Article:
Anne Rice Tackles 'Road to Cana'

Author Anne Rice made a name for herself by penning gothic-themed vampire tales. Books like "Interview With the Vampire" became box-office heavyweights and propelled actors' careers, but Rice soon abandoned her darker themes for the Lord. After becoming a born-again Christian, Rice stopped writing about vampires and dedicated herself to religious themes.

Rice, a former atheist, returned to her Catholic roots, and her newest book, "Christ the Lord: The Road to Cana," is her second book devoted to Christianity. The book follows Christ's life beginning with his last winter before his baptism in the Jordan River and ending with the miracle at Cana.

Read an excerpt of the book below and click here for more information.

Chapter 1

Who is Christ the Lord?

Angels sang at his birth. Magi from the East brought gifts: gold, frankincense, and myrrh. They gave these gifts to him, and to his mother, Mary, and the man, Joseph, who claimed to be his father.

In the Temple, an old man gathered the babe in his arms. The old man said to the Lord, as he held the babe, "A light for revelation to the Gentiles, and glory for your people Israel."

My mother told me those stories.

That was years and years ago.

Is it possible that Christ the Lord is a carpenter in the town of Nazareth, a man past thirty years of age, and one of a family of carpenters, a family of men and women and children that fill ten rooms of an ancient house, and, that in this winter of no rain, of endless dust, of talk of trouble in Judea, Christ the Lord sleeps in a worn woolen robe, in a room with other men, beside a smoking brazier? Is it possible that in that room, asleep, he dreams?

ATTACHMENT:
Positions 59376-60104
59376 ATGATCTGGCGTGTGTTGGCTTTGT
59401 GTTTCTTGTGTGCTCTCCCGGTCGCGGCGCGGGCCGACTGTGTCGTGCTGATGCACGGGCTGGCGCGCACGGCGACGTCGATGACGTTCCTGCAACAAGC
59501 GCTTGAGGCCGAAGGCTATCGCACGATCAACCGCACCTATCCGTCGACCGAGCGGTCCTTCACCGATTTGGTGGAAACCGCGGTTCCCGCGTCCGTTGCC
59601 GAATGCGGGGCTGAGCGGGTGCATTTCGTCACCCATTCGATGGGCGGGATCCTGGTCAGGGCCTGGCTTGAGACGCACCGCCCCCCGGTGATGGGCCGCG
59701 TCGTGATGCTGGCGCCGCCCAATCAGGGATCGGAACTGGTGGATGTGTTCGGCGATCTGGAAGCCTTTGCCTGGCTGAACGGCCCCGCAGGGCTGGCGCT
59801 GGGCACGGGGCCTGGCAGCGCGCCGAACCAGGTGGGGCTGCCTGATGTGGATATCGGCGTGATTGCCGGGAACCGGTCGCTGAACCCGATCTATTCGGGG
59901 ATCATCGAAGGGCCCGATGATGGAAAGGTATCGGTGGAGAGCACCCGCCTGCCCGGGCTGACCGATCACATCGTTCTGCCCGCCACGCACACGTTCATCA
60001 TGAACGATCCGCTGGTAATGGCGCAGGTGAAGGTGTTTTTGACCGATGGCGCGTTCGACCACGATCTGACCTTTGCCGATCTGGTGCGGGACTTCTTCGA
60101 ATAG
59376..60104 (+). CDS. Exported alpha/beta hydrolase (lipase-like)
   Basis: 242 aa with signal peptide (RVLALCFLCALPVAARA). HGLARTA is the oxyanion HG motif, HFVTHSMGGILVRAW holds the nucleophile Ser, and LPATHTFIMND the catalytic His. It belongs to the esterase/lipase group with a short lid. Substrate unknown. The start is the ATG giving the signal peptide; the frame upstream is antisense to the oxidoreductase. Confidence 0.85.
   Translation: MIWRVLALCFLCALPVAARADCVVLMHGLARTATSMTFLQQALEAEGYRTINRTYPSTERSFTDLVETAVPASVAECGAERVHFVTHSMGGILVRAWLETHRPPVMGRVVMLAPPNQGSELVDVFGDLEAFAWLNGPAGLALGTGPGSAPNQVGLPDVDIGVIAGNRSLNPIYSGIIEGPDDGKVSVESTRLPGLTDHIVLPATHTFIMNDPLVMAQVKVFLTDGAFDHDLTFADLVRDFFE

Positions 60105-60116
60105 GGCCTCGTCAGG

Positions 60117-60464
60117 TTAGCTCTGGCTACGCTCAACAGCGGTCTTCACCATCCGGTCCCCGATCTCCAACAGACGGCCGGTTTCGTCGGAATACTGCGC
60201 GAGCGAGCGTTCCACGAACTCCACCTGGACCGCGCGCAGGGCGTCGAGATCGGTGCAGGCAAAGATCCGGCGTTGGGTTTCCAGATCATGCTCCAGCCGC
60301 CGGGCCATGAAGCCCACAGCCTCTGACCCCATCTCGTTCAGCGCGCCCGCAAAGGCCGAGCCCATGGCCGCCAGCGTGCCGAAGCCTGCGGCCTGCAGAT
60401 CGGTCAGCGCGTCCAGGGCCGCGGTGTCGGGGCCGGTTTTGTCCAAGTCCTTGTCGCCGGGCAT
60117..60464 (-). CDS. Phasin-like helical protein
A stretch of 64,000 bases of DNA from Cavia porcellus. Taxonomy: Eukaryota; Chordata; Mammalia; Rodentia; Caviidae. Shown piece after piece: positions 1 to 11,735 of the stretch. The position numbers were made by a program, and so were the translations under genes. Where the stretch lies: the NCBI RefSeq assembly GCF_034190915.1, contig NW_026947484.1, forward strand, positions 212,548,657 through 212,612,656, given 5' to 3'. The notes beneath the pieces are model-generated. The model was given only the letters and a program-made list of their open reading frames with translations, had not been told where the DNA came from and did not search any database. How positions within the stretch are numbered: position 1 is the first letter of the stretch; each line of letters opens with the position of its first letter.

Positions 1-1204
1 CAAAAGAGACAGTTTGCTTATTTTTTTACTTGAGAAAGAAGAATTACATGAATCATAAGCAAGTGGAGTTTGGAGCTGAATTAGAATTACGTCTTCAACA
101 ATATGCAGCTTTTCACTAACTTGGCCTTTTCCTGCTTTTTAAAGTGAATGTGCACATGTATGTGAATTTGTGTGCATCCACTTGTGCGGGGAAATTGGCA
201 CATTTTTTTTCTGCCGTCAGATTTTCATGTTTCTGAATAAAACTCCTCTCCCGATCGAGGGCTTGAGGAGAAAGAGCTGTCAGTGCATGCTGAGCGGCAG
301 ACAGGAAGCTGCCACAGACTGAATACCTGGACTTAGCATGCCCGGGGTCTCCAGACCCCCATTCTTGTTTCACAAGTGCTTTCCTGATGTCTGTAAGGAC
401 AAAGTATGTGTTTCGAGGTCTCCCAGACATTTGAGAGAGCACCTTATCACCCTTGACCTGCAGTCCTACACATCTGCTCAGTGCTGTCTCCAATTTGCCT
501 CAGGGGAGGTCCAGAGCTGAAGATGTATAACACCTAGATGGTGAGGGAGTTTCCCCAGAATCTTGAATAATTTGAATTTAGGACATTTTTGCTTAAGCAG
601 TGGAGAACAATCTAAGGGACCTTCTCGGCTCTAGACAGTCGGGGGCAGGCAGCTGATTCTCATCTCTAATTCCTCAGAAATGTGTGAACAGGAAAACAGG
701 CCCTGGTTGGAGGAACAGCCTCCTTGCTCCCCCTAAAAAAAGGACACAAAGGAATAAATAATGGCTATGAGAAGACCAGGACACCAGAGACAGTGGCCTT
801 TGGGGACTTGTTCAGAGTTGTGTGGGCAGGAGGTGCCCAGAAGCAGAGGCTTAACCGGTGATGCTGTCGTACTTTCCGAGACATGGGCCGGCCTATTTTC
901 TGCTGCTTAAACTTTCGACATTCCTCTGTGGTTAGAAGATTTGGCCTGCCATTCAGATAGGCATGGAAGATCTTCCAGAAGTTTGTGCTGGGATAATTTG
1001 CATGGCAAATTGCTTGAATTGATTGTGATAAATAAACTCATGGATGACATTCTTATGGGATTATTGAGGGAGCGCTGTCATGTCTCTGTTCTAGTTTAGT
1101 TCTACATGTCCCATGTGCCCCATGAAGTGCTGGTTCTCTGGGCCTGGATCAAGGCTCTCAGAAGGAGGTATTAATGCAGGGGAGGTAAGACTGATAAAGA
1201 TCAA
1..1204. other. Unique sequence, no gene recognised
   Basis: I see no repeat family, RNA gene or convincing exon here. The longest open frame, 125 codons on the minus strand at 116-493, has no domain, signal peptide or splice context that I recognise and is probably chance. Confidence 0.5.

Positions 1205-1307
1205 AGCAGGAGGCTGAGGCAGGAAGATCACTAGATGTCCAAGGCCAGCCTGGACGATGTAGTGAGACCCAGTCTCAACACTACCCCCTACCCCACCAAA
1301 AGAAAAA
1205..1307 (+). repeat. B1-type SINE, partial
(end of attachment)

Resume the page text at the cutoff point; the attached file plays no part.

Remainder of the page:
Yes. I know it's possible. I am Christ the Lord. I know. What I must know, I know. And what I must learn, I learn.

And in this skin, I live and sweat and breathe and groan. My shoulders ache. My eyes are dry from these dreadful rainless days—from the long walks to Sepphoris through the gray fields in which the seeds burn under the dim winter sun because the rains don't come.

I am Christ the Lord. I know. Others know, but what they know they often forget. My mother hasn't spoken a word on it for years. My foster father, Joseph, is old now, white haired, and given to dreaming.

I never forget.

And as I fall asleep, sometimes I'm afraid—because my dreams are not my friends. My dreams are wild like bracken or sudden hot winds that sweep down into the parched valleys of Galilee.

But I do dream, as all men dream.

And so this night, beside the brazier, hands and feet cold, under my cloak, I dreamed.

I dreamed of a woman, close, a woman, mine, a woman who became a maiden who became in the easy tumult of dreams my Avigail.

I woke. I sat up in the dark. All the others lay sleeping still, with open mouths, and the coals in the brazier were ashes.

Go away, beloved girl. This is not for me to know, and Christ the Lord will not know what he does not want to know—or what he would know only by the shape of its absence.

She wouldn't go—not this, the Avigail of dreams with hair tumbled down loose over my hands, as if the Lord had made her for me in the Garden of Eden. No. Perhaps the Lord made dreams for such knowing—or so it seemed for Christ the Lord.

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